Why You Aren’t Ready to Remodel Your Home

Why You Aren’t Ready to Remodel Your Home


Home remodeling is a trend on the rise. Perhaps because millennials can only afford fixer-uppers or perhaps because home renovation shows are more popular than ever, more homeowners are choosing to remodel their properties instead of moving to a house that suits their needs and taste — and you are probably one of them.

However, before you call your contractor — even before you start picking up paint swatches or selecting your tile backsplashes — you need to start preparing for your remodel with the right kind of paperwork. Though it isn’t as exciting as designing your dream home, these documents will keep your remodel safe from beginning to end, so it is vital that you start here.


Unfortunately, your homeowner’s insurance probably isn’t good enough to keep you protected during your remodel. Small projects don’t open coverage gaps, but whenever a remodel is significant enough to keep the home unoccupied during construction or when renovations cost 10 percent or more of the home’s replacement value, homeowner’s insurance simply doesn’t apply. This is because homeowner’s insurance is designed to insure an owner-occupied home. While your policy might not explicitly state that coverage will lapse during your major renovations, but contracts do include language meant to exclude losses that arise during major remodels.

That’s why it’s a good idea to both notify your current homeowner’s insurance provider and seek additional insurance to protect you during this period. There are two types of insurance you can pursue: renovation coverage and builder’s risk insurance. You should weigh the pros and cons of these different types before you begin your remodel.

When you add a smart system, your insurance company will feel like you’re less likely to be a liability and are taking precautions to avoid being robbed in the first place.


If you have a home warranty, you should also call your warranty provider to provide information on the remodel and determine whether the warranty will help pay for any systems or appliance upgrades or whether you need to alter your coverage.

If you don’t know what a home warranty is, you might want to acquire one before renovations begin. Home warranty plans comparison protect various systems and appliances in your home from general wear and tear. Coverage in standard home warranty plans includes your HVAC, large kitchen appliances, clothes washer and dryer, the electrical and the plumbing. If your systems or appliances are constantly breaking down due to age, a warranty will help you pay to repair or replace them — just in time for your renovation.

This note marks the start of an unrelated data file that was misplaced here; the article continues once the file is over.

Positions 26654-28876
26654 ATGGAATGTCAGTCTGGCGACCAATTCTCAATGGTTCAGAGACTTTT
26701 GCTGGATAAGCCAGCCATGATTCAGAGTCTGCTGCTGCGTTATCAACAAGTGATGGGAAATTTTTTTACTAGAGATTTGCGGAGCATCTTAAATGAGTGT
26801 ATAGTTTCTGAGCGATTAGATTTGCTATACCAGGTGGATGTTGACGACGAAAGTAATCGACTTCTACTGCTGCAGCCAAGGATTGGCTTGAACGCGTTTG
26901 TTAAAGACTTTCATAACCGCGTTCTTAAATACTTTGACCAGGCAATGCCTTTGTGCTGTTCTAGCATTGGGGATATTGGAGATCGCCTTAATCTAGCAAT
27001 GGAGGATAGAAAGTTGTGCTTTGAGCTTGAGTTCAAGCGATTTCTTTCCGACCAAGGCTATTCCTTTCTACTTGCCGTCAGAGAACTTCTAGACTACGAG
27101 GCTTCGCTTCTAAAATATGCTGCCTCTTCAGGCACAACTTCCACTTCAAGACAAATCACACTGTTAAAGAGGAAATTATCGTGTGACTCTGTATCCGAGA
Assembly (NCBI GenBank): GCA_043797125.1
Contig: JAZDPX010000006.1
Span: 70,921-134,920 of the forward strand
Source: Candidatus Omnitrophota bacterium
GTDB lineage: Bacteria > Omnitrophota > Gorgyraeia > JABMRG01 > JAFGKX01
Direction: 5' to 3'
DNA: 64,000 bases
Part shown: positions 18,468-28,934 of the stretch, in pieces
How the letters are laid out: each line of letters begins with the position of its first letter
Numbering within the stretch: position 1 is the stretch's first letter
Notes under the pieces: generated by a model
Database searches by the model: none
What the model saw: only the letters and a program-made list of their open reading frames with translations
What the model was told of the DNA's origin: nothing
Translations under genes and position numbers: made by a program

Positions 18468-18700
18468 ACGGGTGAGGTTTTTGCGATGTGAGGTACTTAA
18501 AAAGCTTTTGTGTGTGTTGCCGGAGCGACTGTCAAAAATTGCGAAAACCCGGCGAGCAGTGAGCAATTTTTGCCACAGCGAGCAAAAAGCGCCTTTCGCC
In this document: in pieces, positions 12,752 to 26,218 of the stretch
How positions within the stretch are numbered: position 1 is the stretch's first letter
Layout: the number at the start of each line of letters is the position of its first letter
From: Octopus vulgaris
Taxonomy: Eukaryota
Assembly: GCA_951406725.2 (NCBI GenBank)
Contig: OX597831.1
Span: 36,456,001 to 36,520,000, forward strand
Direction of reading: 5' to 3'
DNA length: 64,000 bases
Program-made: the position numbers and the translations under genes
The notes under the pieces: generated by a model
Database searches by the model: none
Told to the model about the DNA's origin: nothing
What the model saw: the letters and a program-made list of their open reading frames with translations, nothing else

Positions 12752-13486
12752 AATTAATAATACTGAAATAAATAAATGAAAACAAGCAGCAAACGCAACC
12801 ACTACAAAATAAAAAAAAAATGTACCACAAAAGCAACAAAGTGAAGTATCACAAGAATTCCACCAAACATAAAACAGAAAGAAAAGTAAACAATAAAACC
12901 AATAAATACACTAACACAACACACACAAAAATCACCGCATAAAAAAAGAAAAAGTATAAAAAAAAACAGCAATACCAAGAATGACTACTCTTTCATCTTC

If you are using a contractor to complete your major remodel — and you should, considering the bevy of building and zoning laws regulating residential properties — you need to be certain that your contractor is properly licensed. Contractors go through rigorous training to understand how to build and remodel properties safely, economically and legally, and at the end of their training they apply for licenses that prove they have what it takes to treat your property right. Many states have online databases of contractor licenses, which you can search if you aren’t certain your contractor is properly qualified.


Many homeowners trust that their contractors will seek the necessary permits for the requested work on the home, but in truth if your remodeling project lacks the proper permits, you are the one in trouble, not your contractor. You should discuss with your contractor beforehand what kinds of permits you will need as well as those you might need in certain circumstances. Then, you should determine who, specifically, will apply and pay for the permits. If you do this yourself, you may get a discount from your contractor — but you might also make mistakes, so you should be certain you understand the permit documents before committing to this responsibility.


Finally, you can’t let any renovation work begin until you have a work contract. Your contract will protect both you and your contractor, ensuring you get the quality of work you desire and they get the payment you agreed upon. The contract should include clear information about your remodel, including scope of the project, any major deadlines, payment schedules, payment amounts and more. You shouldn’t leave anything ambiguous, or you could end up with a remodel that needs another remodel to look right.

You might have paint and fabric swatches; you might know exactly what tile will complement your countertops, but if you don’t have your paperwork in order, your remodel just won’t go right. With the right documents, any renovation project is possible, so start filling out the right forms today.

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